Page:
In the current economic environment of on-going global financial and economic instability, microfinance lies at the heart of Africa’s efforts at delivering inclusive socioeconomic development. Microfinance offers significant opportunities for African countries such as Uganda to fully unleash the private sector’s potential and contribute to addressing emerging and long lasting development challenges such as poverty, income inequality, and high levels of unemployment, particularly amongst youth.

Formal microfinance institutions started to operate in Uganda in the beginning of the 90’s. The industry has since then experienced a strong growth and the Ugandan microfinance industry is now one of the largest in Africa.[1]  According to an extensive survey conducted in 2010, there were 2745 actors engaged in providing financial service for poor people. This number includes standard banks, international and domestic NGOs as well as for-profit companies. The majority of the providers where non-regulated companies and NGOs registered under the cooperative Societies Act. In total, there were 350 00 active borrowers when the study was conducted. [2]

The survey from 2010 further reveals that despite the rapid growth in the microfinance industry, active borrowers as a percentage of the adult population has actually decreased. The 350 000 borrowers consisted only three percent of the adult population (aged 18-65) in 2010.[3] Further, even with the increased popularity of mobile banking, only 44 percent of the adult Ugandans (15 years and older) were financially included, meaning that they had access to either a savings account in a bank, a mobile bank account or both, in 2014.[4] Hence, the market for microfinance in Uganda is far from saturated.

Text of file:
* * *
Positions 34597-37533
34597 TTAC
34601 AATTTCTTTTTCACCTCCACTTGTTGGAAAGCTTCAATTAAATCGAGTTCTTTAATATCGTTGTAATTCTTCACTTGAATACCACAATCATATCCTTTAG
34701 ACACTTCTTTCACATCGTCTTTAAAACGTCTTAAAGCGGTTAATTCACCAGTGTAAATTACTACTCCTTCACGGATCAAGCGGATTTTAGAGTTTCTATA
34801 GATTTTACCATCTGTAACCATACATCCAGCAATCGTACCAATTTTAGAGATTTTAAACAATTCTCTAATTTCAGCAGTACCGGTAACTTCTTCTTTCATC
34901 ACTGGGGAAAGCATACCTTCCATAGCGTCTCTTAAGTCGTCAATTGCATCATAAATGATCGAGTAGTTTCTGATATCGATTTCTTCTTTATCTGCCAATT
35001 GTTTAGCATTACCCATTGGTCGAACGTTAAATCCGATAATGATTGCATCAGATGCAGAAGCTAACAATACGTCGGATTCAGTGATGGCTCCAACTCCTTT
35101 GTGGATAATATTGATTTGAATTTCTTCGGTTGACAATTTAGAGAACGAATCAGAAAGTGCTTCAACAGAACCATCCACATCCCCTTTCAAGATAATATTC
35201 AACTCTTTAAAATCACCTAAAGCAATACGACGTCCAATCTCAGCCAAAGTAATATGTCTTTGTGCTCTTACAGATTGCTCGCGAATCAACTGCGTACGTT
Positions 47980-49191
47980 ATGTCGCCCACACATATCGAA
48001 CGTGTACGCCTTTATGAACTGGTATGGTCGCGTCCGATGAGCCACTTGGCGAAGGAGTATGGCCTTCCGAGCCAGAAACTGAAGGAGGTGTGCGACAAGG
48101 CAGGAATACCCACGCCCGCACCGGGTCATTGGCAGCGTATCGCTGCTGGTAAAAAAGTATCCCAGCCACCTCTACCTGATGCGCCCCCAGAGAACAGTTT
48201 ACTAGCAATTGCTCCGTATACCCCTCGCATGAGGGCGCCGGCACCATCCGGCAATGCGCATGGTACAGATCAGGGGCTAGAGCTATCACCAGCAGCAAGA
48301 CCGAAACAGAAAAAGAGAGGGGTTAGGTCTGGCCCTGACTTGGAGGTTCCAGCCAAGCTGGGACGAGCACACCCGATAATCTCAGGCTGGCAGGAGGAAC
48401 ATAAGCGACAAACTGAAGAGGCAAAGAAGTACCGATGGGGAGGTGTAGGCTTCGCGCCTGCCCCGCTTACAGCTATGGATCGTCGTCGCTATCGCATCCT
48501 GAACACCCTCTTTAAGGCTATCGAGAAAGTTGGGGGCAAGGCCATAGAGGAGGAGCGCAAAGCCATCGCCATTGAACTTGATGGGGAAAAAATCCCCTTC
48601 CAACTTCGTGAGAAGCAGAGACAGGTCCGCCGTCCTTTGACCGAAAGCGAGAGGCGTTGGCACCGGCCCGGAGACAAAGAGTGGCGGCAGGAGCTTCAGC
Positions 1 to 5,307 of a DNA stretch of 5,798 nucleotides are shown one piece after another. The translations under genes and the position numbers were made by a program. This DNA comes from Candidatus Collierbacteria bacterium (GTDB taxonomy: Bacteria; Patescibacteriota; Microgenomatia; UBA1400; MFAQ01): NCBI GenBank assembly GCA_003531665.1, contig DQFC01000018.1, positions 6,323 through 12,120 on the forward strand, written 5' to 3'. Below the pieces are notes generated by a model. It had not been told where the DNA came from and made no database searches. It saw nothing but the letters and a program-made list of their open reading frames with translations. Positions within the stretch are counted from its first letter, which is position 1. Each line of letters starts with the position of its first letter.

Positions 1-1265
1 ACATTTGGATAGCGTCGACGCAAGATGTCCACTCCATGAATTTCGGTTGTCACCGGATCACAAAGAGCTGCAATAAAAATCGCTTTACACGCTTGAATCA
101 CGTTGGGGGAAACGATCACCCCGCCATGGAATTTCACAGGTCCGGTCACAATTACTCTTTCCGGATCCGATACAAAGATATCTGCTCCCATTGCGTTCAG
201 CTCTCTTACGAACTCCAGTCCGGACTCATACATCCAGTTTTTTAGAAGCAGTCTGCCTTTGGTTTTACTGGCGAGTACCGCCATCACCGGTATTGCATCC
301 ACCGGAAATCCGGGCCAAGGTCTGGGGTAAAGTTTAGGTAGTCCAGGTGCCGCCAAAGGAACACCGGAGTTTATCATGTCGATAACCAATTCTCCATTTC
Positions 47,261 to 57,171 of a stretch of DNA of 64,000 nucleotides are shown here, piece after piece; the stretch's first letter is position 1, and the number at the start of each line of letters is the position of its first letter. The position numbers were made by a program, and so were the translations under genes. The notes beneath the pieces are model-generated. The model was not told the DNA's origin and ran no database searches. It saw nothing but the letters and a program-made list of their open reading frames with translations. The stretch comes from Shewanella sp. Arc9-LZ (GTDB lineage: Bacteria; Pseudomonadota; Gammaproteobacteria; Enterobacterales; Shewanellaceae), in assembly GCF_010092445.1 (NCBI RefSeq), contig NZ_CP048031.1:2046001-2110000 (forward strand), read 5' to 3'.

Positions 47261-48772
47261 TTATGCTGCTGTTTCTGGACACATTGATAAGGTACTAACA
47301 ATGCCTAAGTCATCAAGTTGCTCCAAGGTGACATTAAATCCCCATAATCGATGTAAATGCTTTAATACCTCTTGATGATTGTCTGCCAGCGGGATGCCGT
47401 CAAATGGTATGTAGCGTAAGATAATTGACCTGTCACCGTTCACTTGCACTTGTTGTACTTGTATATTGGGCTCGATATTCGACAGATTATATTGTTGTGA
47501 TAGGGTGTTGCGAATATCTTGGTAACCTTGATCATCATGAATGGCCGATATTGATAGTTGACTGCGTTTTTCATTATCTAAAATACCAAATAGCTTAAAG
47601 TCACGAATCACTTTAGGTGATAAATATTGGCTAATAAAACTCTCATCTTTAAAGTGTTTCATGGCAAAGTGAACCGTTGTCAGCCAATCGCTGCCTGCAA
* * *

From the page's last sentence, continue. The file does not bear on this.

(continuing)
MFIs in Uganda have proven successful. Of around 100 of the larger operating MFIs are members of the Association of Microfinance Institutions in Uganda, about 86% of them reported positive returns (after taxes and grants). The overdue loans averaged about 10% of total portfolios. These organizations have had a profound, positive impact on life for the Ugandan poor, with over 3.1 million clients and $267 million in outstanding loans. 

Learn more:

Learn more about microfinance in Uganda here:

Uganda Bureau of statistics. (2010). 2010 Census of Microfinance Institutions. Ministry of Finance, Planning and Economic Development. http://www.rfspug.org/downloads/Microfinance%20Census%20Report%202010%20-%20UBOS.pdf

The World Bank Financial Inclusion Data / Global Findex for Uganda, http://datatopics.worldbank.org/financialinclusion/country/uganda acc. 2016-01-13

Mapping microfinance, Uganda report, http://ds.haverford.edu/mappingmicrofinance/reports/uganda acc. 2016-01-13


[1] http://ds.haverford.edu/mappingmicrofinance/reports/uganda

[2] http://www.rfspug.org/downloads/Microfinance%20Census%20Report%202010%20-%20UBOS.pdf

[3] http://www.rfspug.org/downloads/Microfinance%20Census%20Report%202010%20-%20UBOS.pdf

[4] http://datatopics.worldbank.org/financialinclusion/country/uganda

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